The future of the left since 1884

Steps to equality

When it comes to equality, the Labour party has been pioneering. We are the party of the Equal Pay Act, the Sex Discrimination Act and the Race Relations Act. It was Labour which repealed the homophobic Section 28 legislation and...


When it comes to equality, the Labour party has been pioneering. We are the party of the Equal Pay Act, the Sex Discrimination Act and the Race Relations Act. It was Labour which repealed the homophobic Section 28 legislation and brought in civil partnerships. We pushed the Tories on LGBT equality and they needed our votes in parliament to get through equal marriage rights.

And when it comes to women in parliament, Labour still rules the roost. Labour has more women MPs than the other parties combined. Sadly though, there are still more male MPs in the House of Commons today than the total number of women MPs in this country’s history. Clearly we still have some way to go – but with organisations like the Labour Women’s Network offering training, and with all-women shortlists, we are working hard to get equal numbers of men and women Labour MPs.

But away from the landmark legislation and the progress on women MPs, there is something we need to put in place to ensure gender equality across all we do as a Labour government in waiting. Something that’s very simple, yet evidenced to be effective.

When Jeremy Corbyn spoke to Labour Women’s Conference the weekend before last, he made two important announcements which seem to have been largely overlooked. They are not flashy announcements, but for those with a fascination for the architecture of gender equality in policy, they are fundamental – and very exciting. In case you missed them, here is what Jeremy said:

“I have committed to the Labour Party publishing a regular ‘gender audit’ of our policies to better communicate the positive impact all our policies will have on moving us towards a more equal society.

And I have committed to consult on establishing a high level, strategic Women’s Advisory Board supporting the work of the Shadow Secretary of State for Women and Equalities and linked to the leader’s office to ensure gender equality is at the heart of all our policies.”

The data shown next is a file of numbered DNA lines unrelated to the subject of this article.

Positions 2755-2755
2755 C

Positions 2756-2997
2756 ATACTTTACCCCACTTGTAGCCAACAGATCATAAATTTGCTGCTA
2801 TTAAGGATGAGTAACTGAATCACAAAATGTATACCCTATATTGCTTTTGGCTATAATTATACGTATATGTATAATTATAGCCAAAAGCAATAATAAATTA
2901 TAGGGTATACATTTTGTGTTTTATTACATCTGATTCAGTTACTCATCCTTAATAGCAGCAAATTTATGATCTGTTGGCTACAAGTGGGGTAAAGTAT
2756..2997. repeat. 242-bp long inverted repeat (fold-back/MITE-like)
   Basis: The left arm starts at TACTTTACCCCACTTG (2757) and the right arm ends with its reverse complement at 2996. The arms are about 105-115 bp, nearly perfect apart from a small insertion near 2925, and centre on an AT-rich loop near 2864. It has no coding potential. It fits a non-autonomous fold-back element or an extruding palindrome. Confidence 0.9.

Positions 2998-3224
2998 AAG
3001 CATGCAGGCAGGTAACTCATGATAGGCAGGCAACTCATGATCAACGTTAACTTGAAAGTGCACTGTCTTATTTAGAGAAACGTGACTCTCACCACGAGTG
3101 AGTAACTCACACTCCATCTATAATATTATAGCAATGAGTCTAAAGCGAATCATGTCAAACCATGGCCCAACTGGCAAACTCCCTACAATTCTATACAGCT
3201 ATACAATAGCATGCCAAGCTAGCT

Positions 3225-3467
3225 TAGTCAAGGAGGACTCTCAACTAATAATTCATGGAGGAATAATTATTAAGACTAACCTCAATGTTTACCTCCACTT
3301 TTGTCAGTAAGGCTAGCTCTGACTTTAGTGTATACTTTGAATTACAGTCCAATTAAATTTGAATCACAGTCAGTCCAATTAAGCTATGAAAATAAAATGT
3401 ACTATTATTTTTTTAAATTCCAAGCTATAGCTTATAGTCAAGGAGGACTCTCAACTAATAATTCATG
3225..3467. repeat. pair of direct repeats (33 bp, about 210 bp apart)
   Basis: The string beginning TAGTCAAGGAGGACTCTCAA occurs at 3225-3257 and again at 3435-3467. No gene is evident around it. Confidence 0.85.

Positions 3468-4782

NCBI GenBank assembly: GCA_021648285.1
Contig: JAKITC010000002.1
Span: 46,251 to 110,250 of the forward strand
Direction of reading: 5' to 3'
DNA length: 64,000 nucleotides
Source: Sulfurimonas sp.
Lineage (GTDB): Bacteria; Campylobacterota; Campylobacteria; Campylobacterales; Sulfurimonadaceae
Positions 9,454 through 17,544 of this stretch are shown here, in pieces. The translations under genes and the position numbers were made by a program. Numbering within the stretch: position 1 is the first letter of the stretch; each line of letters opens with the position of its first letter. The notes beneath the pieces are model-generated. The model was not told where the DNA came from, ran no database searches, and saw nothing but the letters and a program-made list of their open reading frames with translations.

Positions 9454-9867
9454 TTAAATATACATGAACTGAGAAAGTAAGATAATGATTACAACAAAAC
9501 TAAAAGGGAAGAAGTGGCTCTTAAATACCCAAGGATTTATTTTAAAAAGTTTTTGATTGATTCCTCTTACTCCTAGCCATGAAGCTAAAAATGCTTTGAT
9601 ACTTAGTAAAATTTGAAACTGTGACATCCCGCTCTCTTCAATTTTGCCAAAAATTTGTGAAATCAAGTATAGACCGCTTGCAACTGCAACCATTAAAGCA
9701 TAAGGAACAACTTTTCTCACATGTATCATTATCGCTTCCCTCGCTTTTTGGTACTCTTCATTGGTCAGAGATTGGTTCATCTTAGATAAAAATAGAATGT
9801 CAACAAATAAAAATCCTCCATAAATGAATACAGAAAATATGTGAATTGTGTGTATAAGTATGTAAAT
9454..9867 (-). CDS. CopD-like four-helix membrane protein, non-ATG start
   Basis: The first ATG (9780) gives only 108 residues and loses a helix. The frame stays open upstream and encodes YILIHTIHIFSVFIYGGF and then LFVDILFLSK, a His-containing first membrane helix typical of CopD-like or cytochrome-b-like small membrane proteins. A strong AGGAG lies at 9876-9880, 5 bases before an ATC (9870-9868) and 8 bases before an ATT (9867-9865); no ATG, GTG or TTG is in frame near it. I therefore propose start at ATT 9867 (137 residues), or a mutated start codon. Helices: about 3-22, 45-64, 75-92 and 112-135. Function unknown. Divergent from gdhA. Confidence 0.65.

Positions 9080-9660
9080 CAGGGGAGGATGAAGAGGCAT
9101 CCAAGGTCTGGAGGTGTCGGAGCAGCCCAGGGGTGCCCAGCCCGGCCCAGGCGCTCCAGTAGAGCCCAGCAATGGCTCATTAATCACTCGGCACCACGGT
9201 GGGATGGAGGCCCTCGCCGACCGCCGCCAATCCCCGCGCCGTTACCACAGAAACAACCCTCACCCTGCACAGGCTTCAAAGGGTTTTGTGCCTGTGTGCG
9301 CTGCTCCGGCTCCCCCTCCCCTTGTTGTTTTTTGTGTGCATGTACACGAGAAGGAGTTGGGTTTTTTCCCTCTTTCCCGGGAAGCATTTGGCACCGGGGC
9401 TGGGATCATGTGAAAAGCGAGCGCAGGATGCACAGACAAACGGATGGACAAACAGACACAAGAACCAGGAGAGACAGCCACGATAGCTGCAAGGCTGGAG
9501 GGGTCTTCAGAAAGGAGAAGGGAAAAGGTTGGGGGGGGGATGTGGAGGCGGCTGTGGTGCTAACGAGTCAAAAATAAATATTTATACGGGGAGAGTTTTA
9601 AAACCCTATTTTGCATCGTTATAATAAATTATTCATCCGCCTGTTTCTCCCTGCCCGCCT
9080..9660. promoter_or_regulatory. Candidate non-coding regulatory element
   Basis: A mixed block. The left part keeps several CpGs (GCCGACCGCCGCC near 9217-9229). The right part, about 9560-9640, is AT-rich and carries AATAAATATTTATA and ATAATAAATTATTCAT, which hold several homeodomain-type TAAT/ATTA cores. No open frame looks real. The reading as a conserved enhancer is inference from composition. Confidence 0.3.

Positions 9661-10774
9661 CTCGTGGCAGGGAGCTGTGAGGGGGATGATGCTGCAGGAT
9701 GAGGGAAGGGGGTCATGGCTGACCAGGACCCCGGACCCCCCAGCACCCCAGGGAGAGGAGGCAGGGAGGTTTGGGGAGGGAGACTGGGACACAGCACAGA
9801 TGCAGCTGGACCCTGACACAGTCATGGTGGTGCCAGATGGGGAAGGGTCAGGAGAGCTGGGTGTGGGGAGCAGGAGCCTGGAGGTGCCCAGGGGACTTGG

For decades the women’s movement has been calling on the government to embed gender audits as part of the policy process. The idea is that by requiring all policy to be considered from a gender perspective, we ensure that gender equality becomes a focus of every area of government, and that policy developers are required to acknowledge that no area of policy is gender-neutral.

One key tool of gender auditing is gender responsive budgeting. The first women’s budget statement was produced by the Australian Labour government back in 1984. Since then it has become a widely used tool to undertake gender analysis of policy across the world. Here in the UK, the Women’s Budget Group has been producing a women’s budget statement for many years, so there is existing expertise in the women’s movement for the Labour party to work with.

And the expertise of organisations like the Women’s Budget Group is also part of what makes the second announcement so important. Sometimes, when you listen to the gender equality debate, you’d be forgiven for thinking we don’t know what works – but we do. There is now a strong research base that demonstrates what has helped make progress on gender equality in different communities and countries. The OECD has invested strongly in identifying strategies that work, and across the world feminist academics have been conducting research on how best to further gender equality. There’s even a portal of proven gender intervention strategies hosted by the Women and Public Policy Program at the Harvard Kennedy School. In developing new policy for the Labour party, it makes sense for us to reach out to experts in the field. That means we can start from demonstrated good practice, rather than reinventing the wheel. In fact, you wonder why every shadow secretary wouldn’t establish something similar as a structure to engaging key academics, activists, and organisations.

Those who’ve been around a while in feminist public policy may be thinking that this approach is really just a statement of the obvious. But that’s the beauty of it. If we know what works, why not learn from it rather than starting from a blank page?

Image: Jaime Gonzalez



Cat Smith MP

Cat Smith is the Labour MP for Lancaster and Fleetwood and the shadow minister for voter engagement and youth affairs.


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